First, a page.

When Glen Quetant settled in Hurst after Hurricane Katrina devastated New Orleans, he was stranded without a way to get to work because there is no public transit in the city.
Since New Orleans had public transportation, Quetant, 66, said, he never learned to drive.
Two years ago, he learned about HEB Transit from the Texas Workforce Commission. He now uses the service to get to his job at the Tuesday Morning store on Harwood Road in Bedford.
As he stepped on board the van outside his apartment, Quetant said he was grateful for the service.
Premium content for only $0.99
For the most comprehensive local coverage, subscribe today.
“I had no way of getting to and from work,” he said. “It helps me tremendously. There wasn’t another option.”
HEB Transit, operated by Catholic Charities Fort Worth, along with the cities of Hurst, Euless and Bedford and other faith-based organizations, provides rides to people who meet income guidelines and either can’t drive or are in the process of buying a car.
Courtney Cartwright, transportation services manager for Catholic Charities said HEB Transit takes people to their jobs in Hurst, Euless and Bedford or to the CentrePort/DFW Airport and Hurst-Bell stations for the Trinity Railway Express so that they can get to jobs at Dallas/Fort Worth Airport, Dallas Love Field, Dallas or Fort Worth.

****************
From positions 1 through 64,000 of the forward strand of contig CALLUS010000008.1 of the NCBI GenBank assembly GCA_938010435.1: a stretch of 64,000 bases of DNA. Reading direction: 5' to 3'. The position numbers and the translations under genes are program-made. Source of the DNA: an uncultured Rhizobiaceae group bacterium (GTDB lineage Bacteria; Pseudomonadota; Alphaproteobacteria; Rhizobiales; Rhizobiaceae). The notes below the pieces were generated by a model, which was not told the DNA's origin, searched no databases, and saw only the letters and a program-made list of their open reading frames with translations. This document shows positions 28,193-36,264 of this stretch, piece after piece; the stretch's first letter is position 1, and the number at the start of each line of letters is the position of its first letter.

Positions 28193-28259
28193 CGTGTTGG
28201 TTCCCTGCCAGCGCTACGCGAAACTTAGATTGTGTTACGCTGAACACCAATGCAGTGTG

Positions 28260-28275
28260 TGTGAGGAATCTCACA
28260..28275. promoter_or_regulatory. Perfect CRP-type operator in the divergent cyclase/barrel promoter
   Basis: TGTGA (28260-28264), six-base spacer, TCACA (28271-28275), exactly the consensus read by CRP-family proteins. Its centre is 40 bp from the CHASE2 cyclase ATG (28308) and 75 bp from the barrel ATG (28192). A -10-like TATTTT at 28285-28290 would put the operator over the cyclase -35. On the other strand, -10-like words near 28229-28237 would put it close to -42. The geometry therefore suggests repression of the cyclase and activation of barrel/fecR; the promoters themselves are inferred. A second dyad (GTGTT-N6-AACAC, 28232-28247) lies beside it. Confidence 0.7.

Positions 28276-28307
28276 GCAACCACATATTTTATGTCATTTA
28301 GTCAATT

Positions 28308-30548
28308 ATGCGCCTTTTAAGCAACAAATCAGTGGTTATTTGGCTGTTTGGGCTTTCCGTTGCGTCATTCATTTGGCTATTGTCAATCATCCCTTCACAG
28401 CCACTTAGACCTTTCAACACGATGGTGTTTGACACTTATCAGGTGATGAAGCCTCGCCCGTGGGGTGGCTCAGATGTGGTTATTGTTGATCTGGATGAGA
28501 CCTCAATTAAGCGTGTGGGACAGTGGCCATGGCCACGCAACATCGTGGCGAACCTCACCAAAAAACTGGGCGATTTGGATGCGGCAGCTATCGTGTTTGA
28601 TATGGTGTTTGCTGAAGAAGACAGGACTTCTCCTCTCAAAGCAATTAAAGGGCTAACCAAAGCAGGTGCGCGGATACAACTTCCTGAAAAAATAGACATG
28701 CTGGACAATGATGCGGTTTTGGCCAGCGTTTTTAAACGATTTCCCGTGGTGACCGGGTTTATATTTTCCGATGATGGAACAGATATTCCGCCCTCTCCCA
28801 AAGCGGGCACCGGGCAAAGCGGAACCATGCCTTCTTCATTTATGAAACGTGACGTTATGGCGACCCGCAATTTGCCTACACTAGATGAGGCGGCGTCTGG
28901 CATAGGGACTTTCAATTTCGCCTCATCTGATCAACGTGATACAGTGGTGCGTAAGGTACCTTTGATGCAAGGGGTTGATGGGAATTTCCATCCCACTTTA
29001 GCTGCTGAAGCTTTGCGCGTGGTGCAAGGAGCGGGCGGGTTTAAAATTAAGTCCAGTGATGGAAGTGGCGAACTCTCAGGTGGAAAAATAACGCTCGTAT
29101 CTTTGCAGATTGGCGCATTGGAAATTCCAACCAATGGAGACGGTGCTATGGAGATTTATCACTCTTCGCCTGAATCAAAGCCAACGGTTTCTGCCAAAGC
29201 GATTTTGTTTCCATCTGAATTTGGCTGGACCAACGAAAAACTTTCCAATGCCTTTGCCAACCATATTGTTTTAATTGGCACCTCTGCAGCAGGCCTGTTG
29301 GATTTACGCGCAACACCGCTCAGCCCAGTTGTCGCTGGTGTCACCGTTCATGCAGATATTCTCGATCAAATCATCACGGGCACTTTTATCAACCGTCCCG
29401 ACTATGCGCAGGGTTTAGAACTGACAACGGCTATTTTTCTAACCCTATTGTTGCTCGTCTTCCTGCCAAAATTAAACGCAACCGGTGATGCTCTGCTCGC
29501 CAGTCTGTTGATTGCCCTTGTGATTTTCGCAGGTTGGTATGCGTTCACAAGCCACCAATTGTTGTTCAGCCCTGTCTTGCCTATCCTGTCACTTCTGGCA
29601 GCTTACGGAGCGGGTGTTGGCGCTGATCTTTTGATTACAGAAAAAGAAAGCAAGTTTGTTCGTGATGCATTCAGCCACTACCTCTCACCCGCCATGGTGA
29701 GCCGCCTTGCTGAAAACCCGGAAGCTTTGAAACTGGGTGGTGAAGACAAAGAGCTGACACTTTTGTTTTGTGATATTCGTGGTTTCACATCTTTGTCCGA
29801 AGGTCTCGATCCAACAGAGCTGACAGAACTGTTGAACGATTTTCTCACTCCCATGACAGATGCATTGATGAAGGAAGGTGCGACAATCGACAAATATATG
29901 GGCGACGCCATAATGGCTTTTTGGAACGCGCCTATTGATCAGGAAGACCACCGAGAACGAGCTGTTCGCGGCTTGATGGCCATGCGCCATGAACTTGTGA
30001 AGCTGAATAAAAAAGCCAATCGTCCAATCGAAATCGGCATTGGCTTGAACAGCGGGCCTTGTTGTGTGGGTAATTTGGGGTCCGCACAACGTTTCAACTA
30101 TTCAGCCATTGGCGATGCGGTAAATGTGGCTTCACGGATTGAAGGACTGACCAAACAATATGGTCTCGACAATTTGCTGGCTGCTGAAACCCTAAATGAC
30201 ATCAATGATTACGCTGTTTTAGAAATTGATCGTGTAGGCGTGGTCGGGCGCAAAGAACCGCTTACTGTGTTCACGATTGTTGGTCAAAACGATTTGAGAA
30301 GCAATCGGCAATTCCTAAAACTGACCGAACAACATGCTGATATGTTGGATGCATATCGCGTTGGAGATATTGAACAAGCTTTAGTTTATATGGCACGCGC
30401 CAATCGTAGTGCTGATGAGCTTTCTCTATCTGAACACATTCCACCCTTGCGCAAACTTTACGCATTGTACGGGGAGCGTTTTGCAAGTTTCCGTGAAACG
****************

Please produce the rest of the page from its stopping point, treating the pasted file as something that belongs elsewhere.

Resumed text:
“HEB Transit is a transition service,” Cartwright said. “We truly try to get people set up to enhance their lives.”
The service was funded in part by a federal startup grant that expired last year. The idea is for the federal money to last until the service has sufficient funding from other sources.
Catholic Charities, 6 Stones, Mission Central and the three cities kicked in the necessary funding, and the service is flourishing. HEB Transit uses vans equipped for wheelchairs, small buses and even sedans to pick up its clients. Last year the service provided 1,400 trips to 90 riders, who must pay a $2 cash fare each way.
Elizabeth Hillard, 26, of Euless uses the service to travel to the CentrePort/DFW Airport Station, where she catches the Trinity Railway Express to Dallas and then takes a DART train to her job at the Dunkin’ Donuts at Love Field.
Hillard, who no longer has a car, said that it takes her about an hour to get to work each day but that without HEB Transit, she wouldn’t be able to get there at all.
“It would be nice for this area to have public transit. That is why this HEB Transit service is so, so helpful,” she said.
Mary Cole, who also lives in Euless, uses the service to get to her job at the Wal-Mart in Bedford where she works in the apparel and shoe departments.
Cole, 55, moved to Texas from Fredericksburg, Va.
“I am grateful to have the HEB Transit, and someday, the Lord will bless me with a car,” she said.
Elizabeth Campbell, 817-390-7696